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'When I was in the hospital bed last August I considered quitting football'

Diarmuid Murtagh underwent an eye operation to repair a detached retina and wasn’t sure if he’d play for Roscommon again.

Diarmuid Murtagh was one of Roscommon's heroes on Sunday.
Diarmuid Murtagh was one of Roscommon's heroes on Sunday.
Image: Tommy Grealy/INPHO

BAGGING 1-3 IN the Connacht final was a stunning way for Diarmuid Murtagh to mark his return to the Roscommon team after being dropped for the semi-final against Mayo.

Murtagh made his first start of the season in the quarter-final win over Leitrim, scoring three points, but found himself relegated to the bench for the seismic win in Castlebar.

“I wasn’t playing against Mayo because I wasn’t training well,” he admits. “It’s as simple as that. And that’s the way it is with us.”

His goal early in the second-half helped propel Roscommon to a comeback defeat of Galway in Salthill to claim their second Nestor Cup in three years.

The 24-year-old had already missed the entire league campaign while he recovered from eye surgery, a procedure that left him considering giving up on his inter-county ambitions.

Murtagh suffered the injury during an innocuous training ground incident in the build-up to Roscommon’s final Super 8s game against Dublin last August. As he went to catch a ball, it slipped through his hands and struck him on the top of his head.

While a headache and blurred vision affected him, he passed a subsequent concussion test and lined out against the All-Ireland champions.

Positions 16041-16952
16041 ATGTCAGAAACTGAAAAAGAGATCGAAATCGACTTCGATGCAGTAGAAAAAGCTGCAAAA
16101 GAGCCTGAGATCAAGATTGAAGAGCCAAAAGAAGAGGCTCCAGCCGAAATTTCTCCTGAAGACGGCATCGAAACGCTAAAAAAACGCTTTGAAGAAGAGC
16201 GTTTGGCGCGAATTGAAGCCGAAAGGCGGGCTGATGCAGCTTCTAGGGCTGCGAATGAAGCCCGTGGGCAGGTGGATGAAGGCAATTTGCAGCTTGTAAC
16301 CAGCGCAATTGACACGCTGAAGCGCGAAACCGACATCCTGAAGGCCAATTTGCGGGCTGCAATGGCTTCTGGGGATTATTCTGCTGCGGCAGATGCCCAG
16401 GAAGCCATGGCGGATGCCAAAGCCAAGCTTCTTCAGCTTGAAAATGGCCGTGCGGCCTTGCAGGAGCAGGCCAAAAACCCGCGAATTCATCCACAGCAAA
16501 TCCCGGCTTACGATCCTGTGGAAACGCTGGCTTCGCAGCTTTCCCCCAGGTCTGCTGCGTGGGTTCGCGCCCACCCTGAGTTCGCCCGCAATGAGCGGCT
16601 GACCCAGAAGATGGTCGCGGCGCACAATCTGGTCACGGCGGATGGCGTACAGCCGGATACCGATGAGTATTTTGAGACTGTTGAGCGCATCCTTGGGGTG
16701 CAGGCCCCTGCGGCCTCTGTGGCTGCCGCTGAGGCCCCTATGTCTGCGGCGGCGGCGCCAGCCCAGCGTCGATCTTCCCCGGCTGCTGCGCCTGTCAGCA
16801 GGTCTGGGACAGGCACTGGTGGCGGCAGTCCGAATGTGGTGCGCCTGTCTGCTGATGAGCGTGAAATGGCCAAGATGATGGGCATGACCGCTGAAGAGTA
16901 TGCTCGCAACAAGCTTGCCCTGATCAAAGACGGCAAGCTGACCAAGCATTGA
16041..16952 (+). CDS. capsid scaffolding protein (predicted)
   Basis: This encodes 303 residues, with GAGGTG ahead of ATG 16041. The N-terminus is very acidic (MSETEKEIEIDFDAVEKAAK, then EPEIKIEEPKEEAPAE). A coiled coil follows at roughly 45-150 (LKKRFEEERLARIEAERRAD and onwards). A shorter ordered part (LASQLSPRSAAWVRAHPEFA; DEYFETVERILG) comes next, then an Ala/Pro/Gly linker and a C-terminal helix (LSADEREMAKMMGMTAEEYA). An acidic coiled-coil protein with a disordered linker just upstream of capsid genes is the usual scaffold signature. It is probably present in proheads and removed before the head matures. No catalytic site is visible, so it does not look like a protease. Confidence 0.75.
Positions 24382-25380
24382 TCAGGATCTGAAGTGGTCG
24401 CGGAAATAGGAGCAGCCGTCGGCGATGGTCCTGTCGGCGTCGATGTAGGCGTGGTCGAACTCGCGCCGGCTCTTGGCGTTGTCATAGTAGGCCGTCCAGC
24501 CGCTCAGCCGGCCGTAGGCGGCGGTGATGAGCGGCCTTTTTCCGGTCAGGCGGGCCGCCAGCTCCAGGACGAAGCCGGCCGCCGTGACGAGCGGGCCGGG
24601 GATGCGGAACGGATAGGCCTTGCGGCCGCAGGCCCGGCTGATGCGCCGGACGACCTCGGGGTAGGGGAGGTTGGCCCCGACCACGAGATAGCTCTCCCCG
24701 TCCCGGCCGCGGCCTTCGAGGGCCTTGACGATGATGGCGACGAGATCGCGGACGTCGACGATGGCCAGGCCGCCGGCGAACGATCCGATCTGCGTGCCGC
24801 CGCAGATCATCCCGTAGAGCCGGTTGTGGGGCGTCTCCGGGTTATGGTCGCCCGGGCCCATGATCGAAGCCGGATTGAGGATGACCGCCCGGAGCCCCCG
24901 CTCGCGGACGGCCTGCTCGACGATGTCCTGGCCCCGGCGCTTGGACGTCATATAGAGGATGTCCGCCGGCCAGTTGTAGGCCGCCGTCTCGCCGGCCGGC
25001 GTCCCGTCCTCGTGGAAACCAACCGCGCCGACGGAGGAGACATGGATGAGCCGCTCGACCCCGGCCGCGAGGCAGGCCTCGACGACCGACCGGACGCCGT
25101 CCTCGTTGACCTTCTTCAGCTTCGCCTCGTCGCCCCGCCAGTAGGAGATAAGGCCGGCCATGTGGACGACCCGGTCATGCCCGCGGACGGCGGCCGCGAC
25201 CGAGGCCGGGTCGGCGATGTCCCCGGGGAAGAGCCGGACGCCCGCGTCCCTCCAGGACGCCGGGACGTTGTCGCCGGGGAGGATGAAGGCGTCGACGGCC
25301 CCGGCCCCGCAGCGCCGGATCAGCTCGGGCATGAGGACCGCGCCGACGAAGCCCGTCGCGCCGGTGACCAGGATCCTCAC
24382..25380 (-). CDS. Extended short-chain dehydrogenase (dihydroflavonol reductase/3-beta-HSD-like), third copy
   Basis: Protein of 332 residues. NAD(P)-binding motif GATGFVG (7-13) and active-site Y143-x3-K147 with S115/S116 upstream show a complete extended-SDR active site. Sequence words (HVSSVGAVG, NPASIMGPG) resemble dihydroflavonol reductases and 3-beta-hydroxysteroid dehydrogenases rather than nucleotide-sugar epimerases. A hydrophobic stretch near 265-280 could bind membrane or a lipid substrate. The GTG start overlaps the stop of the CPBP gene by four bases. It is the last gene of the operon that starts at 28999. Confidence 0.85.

“I played against Dublin last year in the Super 8s and my vision was very blurred. So I knew there was something wrong after that and I had to get it checked.

It ended up being a detached retina just from a simple ball that hit me on the top of the head in training. I thought it might have been a bit of concussion or maybe my eye-sight was just getting worse. Little did I know.”

With his eye-sight continuing to deteriorate, a local Roscommon optician referred him to a specialist in Dublin.

It was only then that the enormity of the problem became apparent. To avoid him potentially losing sight in that eye, surgery was required immediately.

A lengthy six-month lay-off followed, with the St Faithleach’s man precluded from doing any form of exercise for months.

“When I was in the hospital bed last August I considered quitting football. I was like, ‘Why am I doing this for?’ I didn’t think I’d ever get back playing.

“Before this campaign started I considered not going back, just out of that injury – no other reason. And I’m delighted to be back now and I’m going to enjoy this.

Diarmuid Murtagh and Enda Smith celebrate Murtagh and Enda Smith celebrate the win over Mayo. Source: Ryan Byrne/INPHO

“It was very emotional at the end when the final whistle went because the only thing that keeps you going is days like this – when you have a serious injury like that.

“It’s definitely worth it and I’m happy I’m back now. Credit has to go to Anthony (Cunningham), Ian (Daly) and Mark (Dowd). They were so patient with me coming back. They let me come back within my own time-frame and I’m delighted they put the trust in me out there to play (against Galway).

Days like this is why I worked to come back.”

He was cleared to return in February but was cautious about his comeback, eventually featuring off the bench in their final league game against Kerry.

Murtagh had never scored a goal in championship football for Roscommon before Sunday and he admits he was determined to end his goal drought.

“I had a few lads saying that to be me now, so the pressure was coming on,” he smiles. “I think if you read the programme there I must be the only one without a goal, but no, I’m delighted to get it.